A four-step museum activity for exploring art objects from
Choose a work of art to look at closely. Look at it quietly for 60 seconds.
- Without looking back, make a list of what you saw:
- Look again. Correct your list. What else do you see now that you missed
the first time?
- Sketch a miniature drawing of this art object:
- What materials did the artist use? What tools did s/he use?
- How many different colors can you see? What names would you give the
- How many different kinds of lines can you find? What words would you
use to describe them?
- How would you describe the object's texture: How many different textures
can you find?
- How would you describe its overall shape? How many different shapes
exist within the overall shape?
- This work of art is mostly (check one):
- On your sketch, mark where the focus of attention is in this art object.
How has the artist drawn your eye to this spot?
- Why is this spot important?
- Which of the design elements are most important in this work of art-line,
shape, texture, or color? Why?
- How is the surface of this object decorated?
- What tools and materials were used to create the decoration?
- What visual elements were used to create the decoration?
- Where-if at all-does the artist use pattern on the object?
- Draw the repeating part of the pattern in the space below:
- What images-if any-does the object represent?
- What is the purpose of this work of art?
- Imagine (then research) the place this object was made or used. What
people are around? What are they doing?
- What kind of architecture and plants are around?
- Imagine (then research) the occasion this object was used:
- What is the weather like?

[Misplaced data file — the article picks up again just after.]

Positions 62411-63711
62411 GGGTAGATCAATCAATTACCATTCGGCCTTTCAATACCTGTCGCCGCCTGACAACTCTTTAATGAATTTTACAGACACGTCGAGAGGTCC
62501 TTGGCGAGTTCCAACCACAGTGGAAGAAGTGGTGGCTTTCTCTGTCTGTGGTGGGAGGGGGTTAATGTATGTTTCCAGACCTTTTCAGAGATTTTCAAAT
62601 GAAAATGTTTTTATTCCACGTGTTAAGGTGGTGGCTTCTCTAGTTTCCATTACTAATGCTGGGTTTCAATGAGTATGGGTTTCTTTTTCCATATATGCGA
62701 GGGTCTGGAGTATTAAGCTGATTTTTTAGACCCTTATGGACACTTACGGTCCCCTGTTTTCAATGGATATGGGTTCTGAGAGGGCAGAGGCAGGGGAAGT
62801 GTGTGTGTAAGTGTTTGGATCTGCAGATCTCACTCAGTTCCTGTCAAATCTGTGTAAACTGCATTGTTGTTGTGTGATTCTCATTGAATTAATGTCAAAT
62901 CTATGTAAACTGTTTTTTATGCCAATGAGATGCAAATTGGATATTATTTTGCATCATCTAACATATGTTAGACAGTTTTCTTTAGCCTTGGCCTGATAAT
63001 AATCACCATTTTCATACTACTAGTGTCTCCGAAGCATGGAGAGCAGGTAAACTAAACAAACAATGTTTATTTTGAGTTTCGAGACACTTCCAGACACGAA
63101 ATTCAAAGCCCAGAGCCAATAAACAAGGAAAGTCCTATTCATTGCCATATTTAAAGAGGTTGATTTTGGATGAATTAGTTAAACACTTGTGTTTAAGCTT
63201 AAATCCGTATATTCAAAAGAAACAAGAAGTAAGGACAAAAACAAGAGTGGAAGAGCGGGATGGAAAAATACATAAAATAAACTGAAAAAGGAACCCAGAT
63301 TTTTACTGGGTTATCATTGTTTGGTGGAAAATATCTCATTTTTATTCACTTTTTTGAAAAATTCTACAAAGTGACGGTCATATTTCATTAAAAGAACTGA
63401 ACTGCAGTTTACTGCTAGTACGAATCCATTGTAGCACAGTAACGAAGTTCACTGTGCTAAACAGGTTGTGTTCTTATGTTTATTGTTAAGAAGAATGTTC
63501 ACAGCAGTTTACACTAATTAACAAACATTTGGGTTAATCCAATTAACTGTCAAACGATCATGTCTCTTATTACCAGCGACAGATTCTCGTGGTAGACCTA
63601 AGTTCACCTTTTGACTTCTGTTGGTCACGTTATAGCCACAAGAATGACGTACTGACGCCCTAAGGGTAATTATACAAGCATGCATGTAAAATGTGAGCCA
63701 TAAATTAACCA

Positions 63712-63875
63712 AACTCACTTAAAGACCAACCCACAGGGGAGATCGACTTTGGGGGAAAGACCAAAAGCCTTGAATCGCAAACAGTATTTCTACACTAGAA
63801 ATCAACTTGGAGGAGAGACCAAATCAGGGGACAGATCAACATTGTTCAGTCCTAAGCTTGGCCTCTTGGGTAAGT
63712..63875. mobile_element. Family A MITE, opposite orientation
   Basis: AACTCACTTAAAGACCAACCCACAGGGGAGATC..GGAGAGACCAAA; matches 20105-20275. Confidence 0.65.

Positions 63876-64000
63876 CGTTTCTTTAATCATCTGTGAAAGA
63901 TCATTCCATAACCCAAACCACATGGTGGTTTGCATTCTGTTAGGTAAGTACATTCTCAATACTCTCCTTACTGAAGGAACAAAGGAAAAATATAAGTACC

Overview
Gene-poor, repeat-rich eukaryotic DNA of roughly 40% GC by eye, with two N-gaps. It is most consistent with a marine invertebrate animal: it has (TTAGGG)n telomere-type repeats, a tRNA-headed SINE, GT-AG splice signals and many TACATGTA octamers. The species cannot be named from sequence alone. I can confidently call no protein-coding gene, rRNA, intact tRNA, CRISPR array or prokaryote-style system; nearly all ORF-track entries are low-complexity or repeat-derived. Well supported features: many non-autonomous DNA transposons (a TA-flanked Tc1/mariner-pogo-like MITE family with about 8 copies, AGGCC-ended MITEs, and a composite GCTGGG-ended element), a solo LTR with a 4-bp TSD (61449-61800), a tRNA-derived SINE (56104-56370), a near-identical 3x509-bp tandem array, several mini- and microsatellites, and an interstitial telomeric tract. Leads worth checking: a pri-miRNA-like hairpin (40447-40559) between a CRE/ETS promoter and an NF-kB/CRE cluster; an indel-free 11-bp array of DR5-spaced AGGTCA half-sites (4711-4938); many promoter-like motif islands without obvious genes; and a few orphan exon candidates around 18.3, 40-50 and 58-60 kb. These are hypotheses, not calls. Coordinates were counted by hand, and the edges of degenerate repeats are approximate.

- What sounds would you hear or what smells would you smell if you were
on the scene?
- Imagine (then research) what the person who made this object was like:
- Imagine (then research) who the owner of the object might have been:
- Were they one and the same? If not, how do you think the owner acquired
- If you were a reporter interviewing the artist, what questions would
- Research the craft and the culture it came from. Write your researched
answers under your imagined answers. How close was your imagination to
- How do you think the artist felt about this object?
- How do you think the user of the object felt about it?
- Why do you think the artist created this work?
- How are the artist's or owner's personal beliefs or values revealed?
- What object in your culture serves a similar purpose? Why?
- What object in your culture has a similar appearance? How?
- What other art medium could this object be translated into? Why would
this be a good choice?
- How easy is this work of art to understand? What else would you like
- Is this a work of art you would like to own? Why or why not?
- If you would not like to own this art work, why do you think it is
in this collection?
Copyright 1991, Susan K. Donley. All Rights Reserved
Teachers and Museum educators!
Interested in more engaging activities like this one for
learners of all ages? Don't reinvent the wheel: email Sue Donley at the
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